News broke recently broke that the Girls Scouts of the USA has filed lawsuit against the Boy Scouts of America, declaring that the organization has committed trademark infringement after BSA announced that it plans to drop “Boy” from its name in 2019. According to the complaint, filed in Manhattan federal court, the Girl Scouts say Boy Scouts do not have the right to use “scouts” or “scouting.”
The complaint stems from the Boy Scouts’ decision last year to start accepting girls into its organization, which it is now doing. The new name was announced as Scouts BSA. The Girl Scouts state that the decision has caused too much confusion.
“Only GSUSA has the right to use the Girl Scouts and Scouts trademarks with leadership development services for girls,” the complaint states.
Officials with the Boy Scouts of America are now reviewing the lawsuit.
“We applaud every organization that builds character and leadership in children, including the Girl Scouts of the USA, and believe that there is an opportunity for both organizations to serve girls and boys in our communities,” it said in a statement to CNN.
As I read the news involving the name change and the recent lawsuit, I couldn’t help but think about a recent Cub Scout “cub haunted” camping trip I went on last month.
Our family is fairly new to the Boy Scouts. Yes, I was a Daisy Scout and a Brownie when I was in elementary school, same as my mother. I proudly was the top cookie sales girl three years in a row (much to the credit of my mom) and I’m pretty sure I have my old brown sash and beanie cap stuffed away in my hope chest at home. When my daughter was in kindergarten, there was no question — I signed her up to be a Daisy Scout and she served two more years as a Brownie. We sold cookies, did craft projects, visited a local animal shelter to deliver donations of dog and cat food. It was fun.
But it wasn’t really super-important to my daughter, now 9. When her troop fizzled after second grade, I asked her if she wanted to find another troop to join. She shrugged her shoulders.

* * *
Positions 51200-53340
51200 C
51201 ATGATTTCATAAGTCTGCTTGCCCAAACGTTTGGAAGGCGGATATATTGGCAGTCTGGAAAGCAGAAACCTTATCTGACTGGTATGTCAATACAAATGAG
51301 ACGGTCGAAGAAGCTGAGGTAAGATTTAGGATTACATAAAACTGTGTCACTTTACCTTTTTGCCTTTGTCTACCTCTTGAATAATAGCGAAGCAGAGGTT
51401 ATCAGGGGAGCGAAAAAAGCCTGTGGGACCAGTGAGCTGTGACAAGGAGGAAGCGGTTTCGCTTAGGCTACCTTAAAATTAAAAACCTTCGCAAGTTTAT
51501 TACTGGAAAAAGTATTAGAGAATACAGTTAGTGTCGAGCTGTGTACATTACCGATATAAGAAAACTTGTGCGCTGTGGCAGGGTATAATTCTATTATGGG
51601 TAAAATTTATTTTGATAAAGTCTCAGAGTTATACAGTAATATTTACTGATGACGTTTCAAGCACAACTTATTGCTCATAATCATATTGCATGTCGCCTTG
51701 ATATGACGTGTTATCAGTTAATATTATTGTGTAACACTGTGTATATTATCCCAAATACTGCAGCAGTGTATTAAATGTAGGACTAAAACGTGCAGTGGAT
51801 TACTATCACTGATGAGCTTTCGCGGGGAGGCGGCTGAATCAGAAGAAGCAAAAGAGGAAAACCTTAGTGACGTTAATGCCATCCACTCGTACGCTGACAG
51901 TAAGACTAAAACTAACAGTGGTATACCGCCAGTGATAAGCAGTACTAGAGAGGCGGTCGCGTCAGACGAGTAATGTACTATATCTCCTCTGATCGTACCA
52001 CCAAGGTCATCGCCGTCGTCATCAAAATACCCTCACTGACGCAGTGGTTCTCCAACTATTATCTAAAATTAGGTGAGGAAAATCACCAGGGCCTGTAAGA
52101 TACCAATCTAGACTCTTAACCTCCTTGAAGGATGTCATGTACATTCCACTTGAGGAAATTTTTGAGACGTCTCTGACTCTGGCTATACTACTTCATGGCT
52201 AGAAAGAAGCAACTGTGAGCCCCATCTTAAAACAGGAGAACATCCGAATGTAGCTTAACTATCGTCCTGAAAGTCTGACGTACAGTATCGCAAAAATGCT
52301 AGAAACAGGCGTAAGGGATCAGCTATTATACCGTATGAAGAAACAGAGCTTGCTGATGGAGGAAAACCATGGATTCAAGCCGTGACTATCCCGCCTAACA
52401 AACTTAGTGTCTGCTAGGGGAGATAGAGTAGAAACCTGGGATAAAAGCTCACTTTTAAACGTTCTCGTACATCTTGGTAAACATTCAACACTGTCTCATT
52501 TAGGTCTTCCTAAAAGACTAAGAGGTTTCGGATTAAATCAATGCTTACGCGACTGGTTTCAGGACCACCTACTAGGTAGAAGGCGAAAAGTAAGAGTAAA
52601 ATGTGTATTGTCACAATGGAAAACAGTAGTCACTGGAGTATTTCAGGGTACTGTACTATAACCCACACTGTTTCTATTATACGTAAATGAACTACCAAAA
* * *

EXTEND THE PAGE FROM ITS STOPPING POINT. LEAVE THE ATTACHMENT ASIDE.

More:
“Not really,” she replied.
Last year, it was my son’s turn. Granted, I had no experience whatsoever with Cub Scouts, but when my son was 6, we signed him up as a Tiger Scout. The boys built little wooden derby cars to race and boats for the “Rain Gutter Regatta.” They went camping, my husband went with our son to spend the night with his troop on the U.S.S. Alabama battleship, and they shot BB guns and paint guns at the local police shooting range.
One afternoon, when I was dropping my son off for Cub Scouts and my oldest daughter was in the van, she looked out onto the church yard where the Cub Scouts meet and saw a handful of boys — many of them her close friends from school — running around and playing tag before the meeting began.
“No fair. Why can’t I be a Cub Scout?” she asked.
That was before the Boy Scouts of America made its decision last year.
When my son’s troop announced it was going to start accepting girls, my daughter was one of the first to sign up. Although this is the first year, her troop has close to 15 girls who have joined.
Last month, my husband, our son and our oldest daughter went camping as a family for the first time at the local Cub Scout camp. It was freezing, dipping down into the 40’s at night, and I’m pretty sure our camping gear still hasn’t dried out all the way. Our kids went on a hayride, played gaga ball and learned how to shoot archery. They played carnival games for Halloween candy and played on an inflatable slide.
As we roasted marshmallows over the campfire that night after the festivities, I couldn’t help but watch the scouts around us — the boys and the girls — talking and laughing. There was a huge grin across my daughter’s face as she ate her own s’more.
The next morning, after breakfast in a camp dining hall, my husband and I walked back to our campsite with our kids to pack up. I asked the kids if they had fun camping, if they would want to go camping again as a family, sometime.
Our son said, “Sure.” Our daughter said, “Yes! I want to stay here forever.”
The Girls Scouts is a great program for a lot of girls. But the Boy Scouts of America can be a great program for girls, too — girls like my daughter. Names of programs shouldn’t matter. There should be a place in this world for both.
— Lydia Seabol Avant writes The Mom Stop for The Tuscaloosa News in Tuscaloosa, Alabama. Reach her at email@example.com.